The Andean World: History and Culture in Ecuador
- Next program offering TBA
- Learn the colonial history, folklore, and contemporary ways of life in Cuenca, Ecuador, a UNESCO World Heritage Site
- Experience the natural beauty of the Andean highlands to learn about its biodiversity and impact in the development of the region and history
- Appreciate the cultural diversity and customs of the people of Ecuador
- Earn 3 credits in Latin American Studies with Professor Santa Arias, a colonial studies expert and director of the Center for Latin American and Caribbean Studies
The study abroad program will allow students to gain three credits during an intensive 16-day residential program in the city of Cuenca, supplemented by traveling seminars around the region. With six additional sessions divided before and after the program, participants will gain a broad understanding of the historical development of the region from the colonial period to the present. The course will focus on the colonial experience and its legacy taking into account the role of the Andean geography. While in Cuenca, students will attend a morning class followed by local afternoon excursions and time for fieldwork to produce a site-based multimedia final project with narrative, photos, recordings, and limited video.
Ecuador is a Spanish speaking country of great natural diversity with rain forests, Andean peaks, the unique Galapagos Islands, and deep valleys that were settled during the colonial period. Quito, the second highest capital in the world, and Cuenca, the country’s third-largest city, host the most striking colonial architecture in Ecuador. Cuenca boasts a mild climate at over 7,000 feet above sea level. With 400,000 residents, the city maintains the feeling of a quaint colonial town surrounded by the equatorial Andean mountains. It was originally settled in 1557 and after the independence from Spain, became the capital of Azuay and began its development as a major center for agriculture and industry. Because of its well-preserved colonial architecture, it received the UNESCO Heritage Site designation in 1999. Cuenca is a culturally diverse enclave that combines picturesque landscapes, modern institutions, and a dynamic economy marked by the exportation of quinine, production of Panama hats, and other products. In close proximity to Cuenca are many sites of cultural and natural interest, including Cajas National Park, the Ingapirca archaeological ruins, and Gualaceo.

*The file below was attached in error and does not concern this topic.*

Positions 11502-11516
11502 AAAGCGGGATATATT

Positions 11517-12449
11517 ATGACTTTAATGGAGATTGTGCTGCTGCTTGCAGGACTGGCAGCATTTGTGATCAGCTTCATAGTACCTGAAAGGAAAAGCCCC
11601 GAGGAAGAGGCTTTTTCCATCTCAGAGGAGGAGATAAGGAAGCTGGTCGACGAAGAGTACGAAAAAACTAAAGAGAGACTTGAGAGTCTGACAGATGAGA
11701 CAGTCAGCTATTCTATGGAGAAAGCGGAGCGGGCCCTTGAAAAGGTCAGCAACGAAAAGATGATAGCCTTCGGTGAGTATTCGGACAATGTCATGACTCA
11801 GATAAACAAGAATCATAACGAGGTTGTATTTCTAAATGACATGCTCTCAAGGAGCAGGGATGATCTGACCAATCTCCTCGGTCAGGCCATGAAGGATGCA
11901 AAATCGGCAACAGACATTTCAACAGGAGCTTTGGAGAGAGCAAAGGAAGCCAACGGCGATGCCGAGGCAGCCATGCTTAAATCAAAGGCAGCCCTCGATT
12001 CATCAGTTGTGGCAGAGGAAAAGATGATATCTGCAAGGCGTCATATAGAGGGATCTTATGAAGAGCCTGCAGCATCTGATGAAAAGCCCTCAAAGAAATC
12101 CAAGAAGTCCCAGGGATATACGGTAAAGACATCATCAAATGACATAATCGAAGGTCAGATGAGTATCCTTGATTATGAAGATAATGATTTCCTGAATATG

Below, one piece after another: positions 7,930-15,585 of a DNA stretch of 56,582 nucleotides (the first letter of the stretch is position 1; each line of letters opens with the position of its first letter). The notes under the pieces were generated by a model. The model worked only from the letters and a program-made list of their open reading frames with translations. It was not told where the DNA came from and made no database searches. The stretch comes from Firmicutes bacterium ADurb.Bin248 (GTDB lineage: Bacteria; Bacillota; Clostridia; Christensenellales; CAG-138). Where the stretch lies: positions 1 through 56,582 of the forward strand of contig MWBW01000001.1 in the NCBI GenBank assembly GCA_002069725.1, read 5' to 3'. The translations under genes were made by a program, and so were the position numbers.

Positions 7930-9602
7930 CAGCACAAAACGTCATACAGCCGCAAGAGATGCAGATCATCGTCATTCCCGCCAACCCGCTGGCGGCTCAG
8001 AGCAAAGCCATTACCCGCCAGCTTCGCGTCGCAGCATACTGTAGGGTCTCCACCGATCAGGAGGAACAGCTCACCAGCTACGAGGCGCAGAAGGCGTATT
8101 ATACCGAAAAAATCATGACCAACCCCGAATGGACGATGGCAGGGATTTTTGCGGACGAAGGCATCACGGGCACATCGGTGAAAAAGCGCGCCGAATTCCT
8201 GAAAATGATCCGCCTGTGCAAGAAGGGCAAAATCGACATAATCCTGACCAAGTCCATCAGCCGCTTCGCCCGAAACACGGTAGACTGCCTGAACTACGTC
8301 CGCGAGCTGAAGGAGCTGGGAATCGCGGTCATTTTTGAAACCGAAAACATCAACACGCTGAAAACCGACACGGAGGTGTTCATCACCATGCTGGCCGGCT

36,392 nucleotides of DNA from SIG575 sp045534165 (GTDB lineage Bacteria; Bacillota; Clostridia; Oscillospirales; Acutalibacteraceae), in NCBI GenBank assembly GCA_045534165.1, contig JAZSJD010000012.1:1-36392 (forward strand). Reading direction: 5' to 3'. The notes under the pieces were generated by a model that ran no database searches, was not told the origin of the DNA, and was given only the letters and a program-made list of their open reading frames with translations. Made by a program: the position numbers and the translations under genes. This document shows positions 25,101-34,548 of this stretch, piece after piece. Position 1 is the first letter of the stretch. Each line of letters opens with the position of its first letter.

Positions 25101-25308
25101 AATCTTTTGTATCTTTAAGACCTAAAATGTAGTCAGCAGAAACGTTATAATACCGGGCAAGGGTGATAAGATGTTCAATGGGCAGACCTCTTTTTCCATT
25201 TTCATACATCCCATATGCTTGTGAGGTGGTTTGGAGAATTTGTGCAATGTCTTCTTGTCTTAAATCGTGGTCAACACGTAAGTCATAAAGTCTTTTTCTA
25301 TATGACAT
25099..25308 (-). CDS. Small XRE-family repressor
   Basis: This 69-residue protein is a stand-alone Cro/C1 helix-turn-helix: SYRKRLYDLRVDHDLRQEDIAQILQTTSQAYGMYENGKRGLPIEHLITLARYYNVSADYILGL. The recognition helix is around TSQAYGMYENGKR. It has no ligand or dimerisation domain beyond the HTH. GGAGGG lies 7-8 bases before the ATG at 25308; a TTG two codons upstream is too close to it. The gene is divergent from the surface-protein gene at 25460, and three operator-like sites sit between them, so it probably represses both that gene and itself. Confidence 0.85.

Three hours of academic credit are granted by the University of Kansas upon successful completion of the program and will be posted to the student's Spring transcript. Students will enroll in LAA 302/602 Topics in Latin American Area Studies: The Andean Highlands: History and Culture in Ecuador.
The group will meet three times before going to Ecuador to begin learning about Ecuador and the Andean region. After the program, the group will meet three times to close the experience and present final projects.
Students will stay in hotels while in Quito. While in Cuenca, students will be placed with host families within walking distance of the school. Some meals will be provided in the host family.
Students will explore major sites of cultural interest and natural beauty related to the history, culture, and geography of Ecuador. While in Quito, the group will go on a colonial tour of the city and visit the nearby cities of Otavalo, a largely indigenous community famous for their market and weaving textiles, and Ciudad Mitad del Mundo, the exact location where the equator divides the world into the northern and southern hemispheres.
Then, the group will travel to Cuenca where the time will be split between lectures, excursions, and time to work on projects. Planned activities include a tour of the city to become familiar with the important sites of interest, a cooking class, visits to the local arts, crafts, and flower markets, and the celebration of the Dia de los Reyes on January 6. Site visits and excursions may include the Ingapirca archaeological site, the Pumapungo Museum, the Cajas National Park, Gualeco village and market, and a Panama hat factory.
Minimum 2.5 GPA required (exceptions considered after submission of a petition). The program is open to students of any major. There is no language requirement, though students with previous exposure to Spanish will find it helpful.
- The Ecuador Reader: History, Culture, Politics. Eds. Carlos de la Torre and Steve Striffler. Duke University Press, 2008
- Lonely Planet: Ecuador & the Galapagos Islands Travel Guide
Santa Arias, Director of the Center for Latin American and Caribbean Studies and professor in the Department of Spanish and Portuguese will lead the program. Contact Professor Arias at email@example.com.